Fair, Isaac & Co. and Baker Hill Corp. are taking their relationship international.
The two software companies previously had an agreement to integrate and market Baker Hill's commercial lending system and Fair, Isaac's credit scoring technology in the United States.
"It has been quite successful in terms of pulling together credit scoring with relationship management, so now we want to extend it internationally," said Mark Hill, president of Carmel, Ind.-based Baker Hill.
Banks use Baker Hill's OnePoint software to manage the sale, underwriting, pricing, and documentation of commercial loans.
Traditionally, banks used different systems to manage the life cycle of a loan. "OnePoint integrates all of these functions so a bank doesn't have to key loan information into multiple systems," said Mr. Hill.
Integrating the software with Fair, Isaac's SBSS-CreditDesk system for small-business credit scoring has expanded the range of lending that Fair, Isaac's technology can support.
"Our tools limited us to credits up to $250,000," said Latimer Asch, Fair, Isaac's vice president of commercial products.
"But we found banks wanted to use the same platform to handle all relationships and underwriting for all deals," he said. OnePoint can score credits of higher amounts.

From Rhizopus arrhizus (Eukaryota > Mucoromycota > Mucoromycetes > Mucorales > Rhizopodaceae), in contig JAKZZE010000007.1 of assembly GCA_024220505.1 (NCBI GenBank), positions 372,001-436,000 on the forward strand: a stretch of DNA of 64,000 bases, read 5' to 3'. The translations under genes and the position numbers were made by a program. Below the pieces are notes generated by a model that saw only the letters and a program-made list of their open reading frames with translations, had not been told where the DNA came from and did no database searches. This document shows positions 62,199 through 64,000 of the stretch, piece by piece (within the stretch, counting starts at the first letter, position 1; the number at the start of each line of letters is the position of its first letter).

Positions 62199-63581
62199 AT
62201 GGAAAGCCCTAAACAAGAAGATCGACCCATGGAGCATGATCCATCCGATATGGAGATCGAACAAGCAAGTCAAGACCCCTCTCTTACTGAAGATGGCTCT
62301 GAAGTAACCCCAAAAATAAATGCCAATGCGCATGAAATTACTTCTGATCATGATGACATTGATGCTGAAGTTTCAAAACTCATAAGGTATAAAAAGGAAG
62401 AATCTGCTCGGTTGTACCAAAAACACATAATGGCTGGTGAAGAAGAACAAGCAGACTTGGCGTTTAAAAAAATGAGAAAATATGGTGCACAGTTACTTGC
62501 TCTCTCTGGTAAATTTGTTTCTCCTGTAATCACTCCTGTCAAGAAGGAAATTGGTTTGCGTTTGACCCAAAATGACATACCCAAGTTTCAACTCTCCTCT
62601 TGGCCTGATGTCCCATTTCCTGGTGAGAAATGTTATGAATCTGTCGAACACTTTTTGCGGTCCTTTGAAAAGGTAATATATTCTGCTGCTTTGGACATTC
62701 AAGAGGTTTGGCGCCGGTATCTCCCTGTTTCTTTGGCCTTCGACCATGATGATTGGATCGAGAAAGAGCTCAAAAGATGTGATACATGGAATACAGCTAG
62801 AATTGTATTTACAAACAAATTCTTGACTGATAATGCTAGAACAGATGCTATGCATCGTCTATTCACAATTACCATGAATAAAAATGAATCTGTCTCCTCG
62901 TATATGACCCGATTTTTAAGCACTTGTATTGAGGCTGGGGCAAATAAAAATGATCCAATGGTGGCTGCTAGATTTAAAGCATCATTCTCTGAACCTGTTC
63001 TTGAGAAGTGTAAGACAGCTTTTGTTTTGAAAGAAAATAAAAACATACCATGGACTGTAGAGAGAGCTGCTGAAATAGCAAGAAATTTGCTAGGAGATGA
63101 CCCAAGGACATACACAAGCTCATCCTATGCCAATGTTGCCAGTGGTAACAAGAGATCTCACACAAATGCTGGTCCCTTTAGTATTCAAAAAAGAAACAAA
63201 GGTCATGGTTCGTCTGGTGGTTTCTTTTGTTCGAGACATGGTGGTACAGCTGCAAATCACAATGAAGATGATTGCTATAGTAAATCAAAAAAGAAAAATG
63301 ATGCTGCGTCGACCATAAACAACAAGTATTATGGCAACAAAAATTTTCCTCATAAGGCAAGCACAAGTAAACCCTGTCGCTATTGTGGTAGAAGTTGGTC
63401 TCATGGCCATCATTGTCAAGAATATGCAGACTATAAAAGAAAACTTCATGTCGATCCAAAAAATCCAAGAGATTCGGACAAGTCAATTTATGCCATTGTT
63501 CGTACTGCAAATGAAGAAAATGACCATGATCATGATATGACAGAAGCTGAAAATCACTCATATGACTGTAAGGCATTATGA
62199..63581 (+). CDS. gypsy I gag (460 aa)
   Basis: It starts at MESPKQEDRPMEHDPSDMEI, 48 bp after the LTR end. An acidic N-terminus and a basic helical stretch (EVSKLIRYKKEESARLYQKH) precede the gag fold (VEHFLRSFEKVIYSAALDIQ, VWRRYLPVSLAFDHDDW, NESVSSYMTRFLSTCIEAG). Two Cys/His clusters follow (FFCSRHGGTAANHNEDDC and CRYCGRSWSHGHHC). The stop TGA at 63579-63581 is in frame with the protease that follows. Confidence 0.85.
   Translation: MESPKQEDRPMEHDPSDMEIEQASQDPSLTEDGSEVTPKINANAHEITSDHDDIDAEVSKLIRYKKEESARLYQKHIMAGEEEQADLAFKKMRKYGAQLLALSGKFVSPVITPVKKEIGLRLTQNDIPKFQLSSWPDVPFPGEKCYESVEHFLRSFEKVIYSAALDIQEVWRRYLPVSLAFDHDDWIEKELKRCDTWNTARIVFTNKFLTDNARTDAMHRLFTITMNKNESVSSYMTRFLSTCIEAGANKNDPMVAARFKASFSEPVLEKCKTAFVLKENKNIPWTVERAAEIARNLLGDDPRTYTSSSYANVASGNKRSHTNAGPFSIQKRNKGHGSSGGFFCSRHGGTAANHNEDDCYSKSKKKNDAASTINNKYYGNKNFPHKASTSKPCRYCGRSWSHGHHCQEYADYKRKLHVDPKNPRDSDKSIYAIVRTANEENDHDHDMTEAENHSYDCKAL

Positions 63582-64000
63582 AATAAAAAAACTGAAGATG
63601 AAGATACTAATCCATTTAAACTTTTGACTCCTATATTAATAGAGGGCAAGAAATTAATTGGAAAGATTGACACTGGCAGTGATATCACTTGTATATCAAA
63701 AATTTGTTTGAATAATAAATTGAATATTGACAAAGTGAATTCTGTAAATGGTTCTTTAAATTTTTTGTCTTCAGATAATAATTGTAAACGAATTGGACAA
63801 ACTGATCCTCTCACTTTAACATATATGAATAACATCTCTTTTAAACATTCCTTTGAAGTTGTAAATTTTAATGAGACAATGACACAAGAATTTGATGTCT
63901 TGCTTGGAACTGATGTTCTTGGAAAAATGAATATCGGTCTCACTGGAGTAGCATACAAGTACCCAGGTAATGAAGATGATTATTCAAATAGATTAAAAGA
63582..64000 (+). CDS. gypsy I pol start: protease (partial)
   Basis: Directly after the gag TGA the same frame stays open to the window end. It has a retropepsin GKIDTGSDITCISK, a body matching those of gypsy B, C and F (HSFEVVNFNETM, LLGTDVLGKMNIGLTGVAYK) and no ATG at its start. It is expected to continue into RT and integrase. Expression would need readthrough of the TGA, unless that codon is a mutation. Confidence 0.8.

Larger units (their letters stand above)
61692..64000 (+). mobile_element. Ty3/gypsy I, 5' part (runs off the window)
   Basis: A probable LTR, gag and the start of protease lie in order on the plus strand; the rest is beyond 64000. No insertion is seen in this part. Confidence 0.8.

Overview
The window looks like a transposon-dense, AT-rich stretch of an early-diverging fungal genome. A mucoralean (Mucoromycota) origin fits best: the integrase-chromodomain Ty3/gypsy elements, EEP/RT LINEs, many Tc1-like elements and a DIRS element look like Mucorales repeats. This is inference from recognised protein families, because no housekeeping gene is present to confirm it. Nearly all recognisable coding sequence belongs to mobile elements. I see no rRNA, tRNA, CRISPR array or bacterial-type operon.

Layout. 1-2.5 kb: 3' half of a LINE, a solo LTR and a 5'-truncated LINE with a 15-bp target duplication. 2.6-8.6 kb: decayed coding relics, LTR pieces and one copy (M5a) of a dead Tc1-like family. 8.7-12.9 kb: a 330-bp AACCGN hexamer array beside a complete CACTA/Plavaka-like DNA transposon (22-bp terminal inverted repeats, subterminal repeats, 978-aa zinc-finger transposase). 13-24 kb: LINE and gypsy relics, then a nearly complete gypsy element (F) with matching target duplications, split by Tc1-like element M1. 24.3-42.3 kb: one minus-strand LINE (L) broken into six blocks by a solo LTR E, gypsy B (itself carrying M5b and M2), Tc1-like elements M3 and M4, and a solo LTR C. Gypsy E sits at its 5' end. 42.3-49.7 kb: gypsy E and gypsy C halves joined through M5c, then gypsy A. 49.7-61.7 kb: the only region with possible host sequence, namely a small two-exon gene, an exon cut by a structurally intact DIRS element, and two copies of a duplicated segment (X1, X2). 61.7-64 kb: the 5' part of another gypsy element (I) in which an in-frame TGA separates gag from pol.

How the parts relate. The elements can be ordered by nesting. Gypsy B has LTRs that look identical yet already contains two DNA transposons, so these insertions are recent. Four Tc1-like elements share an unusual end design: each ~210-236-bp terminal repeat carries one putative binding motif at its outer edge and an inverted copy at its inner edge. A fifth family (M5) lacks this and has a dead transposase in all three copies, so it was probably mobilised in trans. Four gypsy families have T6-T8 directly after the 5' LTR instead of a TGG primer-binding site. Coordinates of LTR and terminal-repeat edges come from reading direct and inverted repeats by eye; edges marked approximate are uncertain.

With the touch of a button, information can flow from OnePoint to CreditDesk and back again. The average approval time for a small business credit request of $250,000 or less takes just 15 minutes.
About 50 U.S. banks use the integrated product in their small-business lending departments. They include SunTrust Banks Inc., Home Savings of America, and Bank of New York Co.
OnePoint is priced at $50,000 and may be customized. CreditDesk is installed at about 270 banks.
Fair, Isaac, based in San Rafael, Calif., has 11 offices worldwide. Its overseas sales force initially will market OnePoint in the United Kingdom and Australia, moving later into France and the rest of Europe.
The software currently is available only in English.
"The international market is a little different from the U.S. market," said Mr. Hill. "Credit bureaus internationally are not as standardized, but we're doing something to get their credit scorecards onto OnePoint."